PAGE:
Benjamin Britten’s penultimate opera is an impassioned plea for the right of the individual to make a choice when it comes to killing or being killed.
In a world where it seems every death of a soldier in action is subject to a public enquiry, it raises the question of whether not joining the army and going to war in the first place would be a sensible preventative measure.
It’s not a matter of self-interest though but of what is the right thing to do when war is a personal reality, something Britten knew about only too well.
In addition to working out some of Britten’s own feelings about being a conscientious objector, the opera continues his exploration of the difficulty of the individual to truly be himself in a hostile and unforgiving society, a theme that runs through his works. The conflicts could apply to the composer’s sexuality, as much as his heartfelt desire to avoid participating in worldwide struggles that devastated more than one generation during the 20th century.
First broadcast in 1971, Owen Wingrave was conceived as a television opera, part of the reason it has been performed so seldom on stage. Its first production was a claustrophic, if rather studio-bound, affair, supervised by the composer himself and boasting the talents of Peter Pears, Janet Baker and Benjamin Luxon. Much later came the equally effective filmed version, featuring Gerald Finley, updated and with the action opened out.
As well as being a moral and philosophical work, Owen Wingrave veers off in the direction of a ghost story, based as it is on a Henry James novella and reminiscent of Britten’s earlier The Turn of the Screw. This is something of a weakness, with the dramatic structure rambling and the moral arguments superceded in the second act by the sub-plot about ancestral murderers and victims.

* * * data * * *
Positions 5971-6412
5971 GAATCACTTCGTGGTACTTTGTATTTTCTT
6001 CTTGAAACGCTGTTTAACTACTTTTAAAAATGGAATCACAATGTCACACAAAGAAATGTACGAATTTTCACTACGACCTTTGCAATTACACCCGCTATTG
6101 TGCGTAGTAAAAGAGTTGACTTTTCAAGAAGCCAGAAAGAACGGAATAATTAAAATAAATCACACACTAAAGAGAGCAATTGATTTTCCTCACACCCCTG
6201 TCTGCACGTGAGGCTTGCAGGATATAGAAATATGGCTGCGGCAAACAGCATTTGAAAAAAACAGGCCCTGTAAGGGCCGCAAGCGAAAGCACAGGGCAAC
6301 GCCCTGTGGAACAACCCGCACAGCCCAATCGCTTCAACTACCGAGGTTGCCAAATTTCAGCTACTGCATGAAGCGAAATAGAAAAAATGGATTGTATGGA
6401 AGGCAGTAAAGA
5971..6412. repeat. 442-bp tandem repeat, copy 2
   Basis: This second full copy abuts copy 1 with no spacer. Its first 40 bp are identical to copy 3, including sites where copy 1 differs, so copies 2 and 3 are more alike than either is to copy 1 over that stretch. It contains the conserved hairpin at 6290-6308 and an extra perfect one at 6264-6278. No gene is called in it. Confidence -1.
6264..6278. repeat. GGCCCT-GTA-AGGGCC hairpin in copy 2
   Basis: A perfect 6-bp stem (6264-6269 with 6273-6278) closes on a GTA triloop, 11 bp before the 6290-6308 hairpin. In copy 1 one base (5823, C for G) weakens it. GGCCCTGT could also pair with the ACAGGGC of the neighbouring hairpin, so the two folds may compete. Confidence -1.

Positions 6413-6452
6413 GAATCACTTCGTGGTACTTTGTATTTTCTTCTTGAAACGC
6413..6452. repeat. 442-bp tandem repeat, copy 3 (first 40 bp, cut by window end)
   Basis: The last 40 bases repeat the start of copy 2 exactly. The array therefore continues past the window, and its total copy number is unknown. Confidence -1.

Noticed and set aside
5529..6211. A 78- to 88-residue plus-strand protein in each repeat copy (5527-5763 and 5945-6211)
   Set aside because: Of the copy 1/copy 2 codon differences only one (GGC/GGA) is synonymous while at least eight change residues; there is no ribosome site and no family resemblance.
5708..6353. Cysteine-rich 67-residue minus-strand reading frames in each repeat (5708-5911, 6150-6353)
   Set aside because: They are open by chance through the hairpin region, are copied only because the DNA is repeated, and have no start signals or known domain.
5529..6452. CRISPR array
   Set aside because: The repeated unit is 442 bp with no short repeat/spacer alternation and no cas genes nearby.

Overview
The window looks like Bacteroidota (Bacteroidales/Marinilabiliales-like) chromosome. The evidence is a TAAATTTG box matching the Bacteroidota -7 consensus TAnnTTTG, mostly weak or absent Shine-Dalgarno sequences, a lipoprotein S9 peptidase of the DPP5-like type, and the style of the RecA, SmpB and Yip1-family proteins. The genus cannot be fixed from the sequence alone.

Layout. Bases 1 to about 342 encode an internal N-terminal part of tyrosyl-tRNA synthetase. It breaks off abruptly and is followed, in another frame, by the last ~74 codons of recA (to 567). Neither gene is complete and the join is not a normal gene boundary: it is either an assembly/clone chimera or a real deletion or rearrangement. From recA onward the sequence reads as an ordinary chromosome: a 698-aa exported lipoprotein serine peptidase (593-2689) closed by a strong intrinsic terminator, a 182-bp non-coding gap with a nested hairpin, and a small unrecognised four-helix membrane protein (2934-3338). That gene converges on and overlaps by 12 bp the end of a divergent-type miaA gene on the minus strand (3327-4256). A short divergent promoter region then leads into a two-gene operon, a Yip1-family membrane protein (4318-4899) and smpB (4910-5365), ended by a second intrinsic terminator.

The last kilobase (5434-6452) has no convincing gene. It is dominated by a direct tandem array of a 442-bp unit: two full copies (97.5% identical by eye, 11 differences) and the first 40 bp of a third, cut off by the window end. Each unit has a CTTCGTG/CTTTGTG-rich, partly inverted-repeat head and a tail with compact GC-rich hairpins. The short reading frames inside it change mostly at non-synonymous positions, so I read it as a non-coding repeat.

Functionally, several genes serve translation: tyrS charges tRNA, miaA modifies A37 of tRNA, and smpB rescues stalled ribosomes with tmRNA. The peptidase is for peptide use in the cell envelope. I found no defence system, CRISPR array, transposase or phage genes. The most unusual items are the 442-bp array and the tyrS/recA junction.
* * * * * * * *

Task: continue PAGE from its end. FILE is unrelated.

Tim Hopkins‘ beautiful production makes a number of references to the opera’s original medium, from the overall monochrome look to the screen-like inner stage, the appearance of technicians to adjust cameras and the frequent use of projections. The sets which, along with the film designs are also the work of Hopkins, are strikingly realised, although they do not perhaps quite evoke the atmosphere of the creepy old house.
Hopkins manages to minimise the two-dimensional nature of the Addams Family-like Wingrave clan and the horrendous relatives are played by a distinguished cast, which includes Vivian Tierney as Miss Wingrave and Richard Berkeley-Steele as the tyrannical military patriarch, with a semblance of sympathy and a sense of reality.
Despite an unnerving resemblance to Michael Portillo, there is a very sympathetic and strongly sung performance by Steven Page as the upright and principled Spencer Coyle. Jacques Imbrailo is excellent as Owen and particularly impressive in his passionate outburst towards the end of the opera. The lovely ballad that prologues the second act is sung elegantly by a taped Toby Spence.
After the very real dangers that the protagonist has to overcome, sleeping in the haunted room always seems rather feeble. If the drama falters towards the end, the problem lies with the writing rather than the production, and Hopkins’ imaginative final touch doesn’t quite convince as a solution to the inherent weaknesses.
Nevertheless, this is a thrilling evening, superbly played out and a rare chance to hear live one of Britten’s neglected near-masterpieces.
The chamber arrangement by David Matthews brings out the considerable beauty and drama of Britten’s score and the players of the City of London Sinfonia, an orchestra a third of the size intended by the composer, is beautifully conducted by Rory Macdonald.